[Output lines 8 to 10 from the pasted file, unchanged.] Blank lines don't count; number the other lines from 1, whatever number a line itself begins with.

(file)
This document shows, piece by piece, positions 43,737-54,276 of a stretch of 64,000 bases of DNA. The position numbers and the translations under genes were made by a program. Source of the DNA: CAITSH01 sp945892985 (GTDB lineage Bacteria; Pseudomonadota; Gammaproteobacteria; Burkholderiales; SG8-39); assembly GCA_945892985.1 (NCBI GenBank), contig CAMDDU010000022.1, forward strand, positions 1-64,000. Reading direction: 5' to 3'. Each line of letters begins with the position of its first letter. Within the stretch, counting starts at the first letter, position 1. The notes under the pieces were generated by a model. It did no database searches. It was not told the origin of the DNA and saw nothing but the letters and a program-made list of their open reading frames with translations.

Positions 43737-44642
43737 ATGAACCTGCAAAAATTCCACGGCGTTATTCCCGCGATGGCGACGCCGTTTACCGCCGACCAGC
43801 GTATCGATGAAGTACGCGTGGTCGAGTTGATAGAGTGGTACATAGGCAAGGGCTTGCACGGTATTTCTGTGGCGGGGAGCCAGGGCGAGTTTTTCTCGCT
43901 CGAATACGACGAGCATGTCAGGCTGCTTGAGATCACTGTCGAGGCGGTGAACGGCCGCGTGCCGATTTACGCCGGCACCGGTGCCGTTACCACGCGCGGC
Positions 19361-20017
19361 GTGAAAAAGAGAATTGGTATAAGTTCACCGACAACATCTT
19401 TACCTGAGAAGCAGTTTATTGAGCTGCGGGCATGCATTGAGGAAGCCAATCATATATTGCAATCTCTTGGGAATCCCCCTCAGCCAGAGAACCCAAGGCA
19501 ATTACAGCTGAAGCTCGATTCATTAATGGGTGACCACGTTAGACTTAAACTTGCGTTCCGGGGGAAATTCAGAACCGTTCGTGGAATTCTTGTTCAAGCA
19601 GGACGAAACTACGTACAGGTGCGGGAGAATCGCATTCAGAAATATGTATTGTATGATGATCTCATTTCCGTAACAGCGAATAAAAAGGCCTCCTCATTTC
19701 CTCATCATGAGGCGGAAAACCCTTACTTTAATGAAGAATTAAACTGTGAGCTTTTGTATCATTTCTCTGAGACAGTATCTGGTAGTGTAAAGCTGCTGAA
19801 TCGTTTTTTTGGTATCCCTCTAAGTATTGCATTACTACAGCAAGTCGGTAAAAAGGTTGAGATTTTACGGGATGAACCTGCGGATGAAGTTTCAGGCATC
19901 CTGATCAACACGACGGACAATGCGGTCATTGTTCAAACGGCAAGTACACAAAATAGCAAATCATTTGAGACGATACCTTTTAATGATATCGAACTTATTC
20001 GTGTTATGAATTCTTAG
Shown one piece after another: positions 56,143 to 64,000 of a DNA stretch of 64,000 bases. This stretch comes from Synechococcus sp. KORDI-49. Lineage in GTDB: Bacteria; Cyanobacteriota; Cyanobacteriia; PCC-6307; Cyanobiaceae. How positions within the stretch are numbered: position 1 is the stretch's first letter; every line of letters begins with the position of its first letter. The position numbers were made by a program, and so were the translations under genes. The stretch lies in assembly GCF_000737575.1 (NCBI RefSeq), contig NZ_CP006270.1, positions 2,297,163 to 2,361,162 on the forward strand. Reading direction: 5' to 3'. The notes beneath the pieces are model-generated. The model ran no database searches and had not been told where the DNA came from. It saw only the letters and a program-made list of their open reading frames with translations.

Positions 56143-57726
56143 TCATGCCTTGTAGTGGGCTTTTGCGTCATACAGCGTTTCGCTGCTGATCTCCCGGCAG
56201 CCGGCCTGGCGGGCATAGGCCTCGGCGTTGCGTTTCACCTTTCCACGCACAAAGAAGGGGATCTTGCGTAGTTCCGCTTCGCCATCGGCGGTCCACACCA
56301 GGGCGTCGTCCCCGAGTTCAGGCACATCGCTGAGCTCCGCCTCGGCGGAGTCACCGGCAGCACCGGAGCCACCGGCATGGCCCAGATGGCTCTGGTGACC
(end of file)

19401 TACCTGAGAAGCAGTTTATTGAGCTGCGGGCATGCATTGAGGAAGCCAATCATATATTGCAATCTCTTGGGAATCCCCCTCAGCCAGAGAACCCAAGGCA
19501 ATTACAGCTGAAGCTCGATTCATTAATGGGTGACCACGTTAGACTTAAACTTGCGTTCCGGGGGAAATTCAGAACCGTTCGTGGAATTCTTGTTCAAGCA
19601 GGACGAAACTACGTACAGGTGCGGGAGAATCGCATTCAGAAATATGTATTGTATGATGATCTCATTTCCGTAACAGCGAATAAAAAGGCCTCCTCATTTC